Tuesday , February 27 2024
Peter Gabriel infuses new blood into his body of work in Live Blood.

Music Review: Peter Gabriel – Live Blood

Peter Gabriel’s Live Blood is a 22-track double CD follow-up concert recording to last year’s New Blood, an album in which he reinvented several of his and others’ compositions for orchestral versions. Recorded live in London in 2011, Live Blood encompasses songs from Gabriel’s entire solo career that began in 1976 when he left his home base as frontman for Genesis.

It is no surprise that this is a stunning live album with pitch perfect interpretations enshrined by the 46-piece New Blood Orchestra as naturally as a gust of wind. A violin-soaked “Wallflower” from 1982’s Security (released as Peter Gabriel in the U.K.) is ethereal with the strings bleeding with compassion for the song’s theme of socio-global imprisonment and torture. It is a particularly fine rendition of a song that now seems originally designed for an orchestra.

Likewise, Paul Simon’s “The Boy In The Bubble” from 2010’s album of cover songs Scratch My Back—a proposed follow-up album And I’ll Scratch Yours has yet to materialize—dramatically nails the heart of Simon’s pop infused Afro-rhythmic view of social inequality with a sobering interpretation. With a sly humor, Gabriel introduces the song by saying, “We stripped all the blood out of it and we’re left with another miserable white man’s song.”.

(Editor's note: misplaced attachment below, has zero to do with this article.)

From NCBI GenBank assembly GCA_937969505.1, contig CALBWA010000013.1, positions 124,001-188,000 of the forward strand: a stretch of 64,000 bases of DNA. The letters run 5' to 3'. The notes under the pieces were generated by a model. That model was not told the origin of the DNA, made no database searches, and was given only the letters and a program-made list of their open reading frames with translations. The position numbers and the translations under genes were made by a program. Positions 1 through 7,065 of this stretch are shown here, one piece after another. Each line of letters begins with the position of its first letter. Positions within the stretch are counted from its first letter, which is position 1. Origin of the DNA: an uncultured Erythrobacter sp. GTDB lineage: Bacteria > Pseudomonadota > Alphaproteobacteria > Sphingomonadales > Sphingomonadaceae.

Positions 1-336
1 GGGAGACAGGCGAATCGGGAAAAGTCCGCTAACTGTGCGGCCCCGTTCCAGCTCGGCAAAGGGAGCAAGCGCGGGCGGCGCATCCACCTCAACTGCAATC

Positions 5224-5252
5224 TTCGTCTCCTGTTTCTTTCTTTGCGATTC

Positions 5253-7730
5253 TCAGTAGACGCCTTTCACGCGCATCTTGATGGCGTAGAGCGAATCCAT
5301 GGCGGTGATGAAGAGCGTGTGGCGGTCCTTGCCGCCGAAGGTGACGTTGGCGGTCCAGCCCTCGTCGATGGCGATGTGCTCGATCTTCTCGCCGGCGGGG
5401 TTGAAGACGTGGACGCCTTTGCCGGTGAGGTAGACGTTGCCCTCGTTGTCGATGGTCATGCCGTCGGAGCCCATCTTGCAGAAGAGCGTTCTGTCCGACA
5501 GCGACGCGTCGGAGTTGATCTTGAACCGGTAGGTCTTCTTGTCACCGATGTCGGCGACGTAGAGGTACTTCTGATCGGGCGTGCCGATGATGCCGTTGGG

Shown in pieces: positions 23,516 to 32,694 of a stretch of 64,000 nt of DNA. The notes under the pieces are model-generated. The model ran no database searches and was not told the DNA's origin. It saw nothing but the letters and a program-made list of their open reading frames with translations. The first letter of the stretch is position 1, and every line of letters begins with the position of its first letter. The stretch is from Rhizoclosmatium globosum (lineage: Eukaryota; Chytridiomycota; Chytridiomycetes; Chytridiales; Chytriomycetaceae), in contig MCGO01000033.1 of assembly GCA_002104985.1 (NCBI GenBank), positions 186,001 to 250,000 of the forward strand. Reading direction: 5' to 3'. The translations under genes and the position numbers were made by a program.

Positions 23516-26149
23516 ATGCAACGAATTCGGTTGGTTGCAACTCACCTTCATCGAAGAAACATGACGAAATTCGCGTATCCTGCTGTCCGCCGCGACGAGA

The Magnetic Fields’ “The Book of Love” and Lou Reed’s “The Power of Your Heart” are given beautifully crafted string arrangements and sound simply heavenly. “Downside Up” becomes a danceable hand-clapping swirl of orchestra and band, and “Mercy Street,” inspired by Anne Sexton’s poem of the same name, is a sad and ghostly lament of childhood lost that sounds alarmingly delicate when heard live.

One of Gabriel’s most familiar songs, “Solsbury Hill” is celebratory with the audience joining in on the “boom, boom, boom” vocal refrain and Beethoven’s “Song of Joy” naturally drifting into the closing bars.

There is a genuine concert hall feeling to the album, although Frampton Comes Alive it certainly is not. Gabriel interrupts several times to give credit to individual instrumentalists, vocalists and arrangers, and then gives a special mention to the tech and stage crew that is as heartfelt as Jackson Browne’s “The Load Out.” You can just feel a tireless roadie beaming with pride at the probably unexpected acknowledgement.

Live Blood is the next best thing to being there, and for this music lover and Gabriel fan, a perfect cosmic-psyche getaway on a rainy weekend.

About Guy De Federicis

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